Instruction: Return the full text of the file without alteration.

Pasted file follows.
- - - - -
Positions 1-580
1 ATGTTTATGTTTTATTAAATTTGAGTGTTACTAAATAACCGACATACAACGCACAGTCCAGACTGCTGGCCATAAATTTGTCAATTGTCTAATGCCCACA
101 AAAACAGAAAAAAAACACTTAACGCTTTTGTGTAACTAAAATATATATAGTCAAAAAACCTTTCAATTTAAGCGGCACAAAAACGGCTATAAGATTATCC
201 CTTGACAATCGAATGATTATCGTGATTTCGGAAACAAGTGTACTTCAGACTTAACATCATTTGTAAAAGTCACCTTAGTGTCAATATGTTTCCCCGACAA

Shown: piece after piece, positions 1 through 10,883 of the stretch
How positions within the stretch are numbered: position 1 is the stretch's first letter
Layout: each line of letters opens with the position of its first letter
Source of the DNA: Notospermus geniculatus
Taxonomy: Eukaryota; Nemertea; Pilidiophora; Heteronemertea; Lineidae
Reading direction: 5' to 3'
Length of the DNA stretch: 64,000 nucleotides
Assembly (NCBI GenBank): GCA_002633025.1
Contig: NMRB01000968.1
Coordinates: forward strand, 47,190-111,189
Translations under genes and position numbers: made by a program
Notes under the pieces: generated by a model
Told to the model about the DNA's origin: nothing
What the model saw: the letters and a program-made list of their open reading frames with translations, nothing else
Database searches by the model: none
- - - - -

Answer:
Positions 1-580
1 ATGTTTATGTTTTATTAAATTTGAGTGTTACTAAATAACCGACATACAACGCACAGTCCAGACTGCTGGCCATAAATTTGTCAATTGTCTAATGCCCACA
101 AAAACAGAAAAAAAACACTTAACGCTTTTGTGTAACTAAAATATATATAGTCAAAAAACCTTTCAATTTAAGCGGCACAAAAACGGCTATAAGATTATCC
201 CTTGACAATCGAATGATTATCGTGATTTCGGAAACAAGTGTACTTCAGACTTAACATCATTTGTAAAAGTCACCTTAGTGTCAATATGTTTCCCCGACAA

Shown: piece after piece, positions 1 through 10,883 of the stretch
How positions within the stretch are numbered: position 1 is the stretch's first letter
Layout: each line of letters opens with the position of its first letter
Source of the DNA: Notospermus geniculatus
Taxonomy: Eukaryota; Nemertea; Pilidiophora; Heteronemertea; Lineidae
Reading direction: 5' to 3'
Length of the DNA stretch: 64,000 nucleotides
Assembly (NCBI GenBank): GCA_002633025.1
Contig: NMRB01000968.1
Coordinates: forward strand, 47,190-111,189
Translations under genes and position numbers: made by a program
Notes under the pieces: generated by a model
Told to the model about the DNA's origin: nothing
What the model saw: the letters and a program-made list of their open reading frames with translations, nothing else
Database searches by the model: none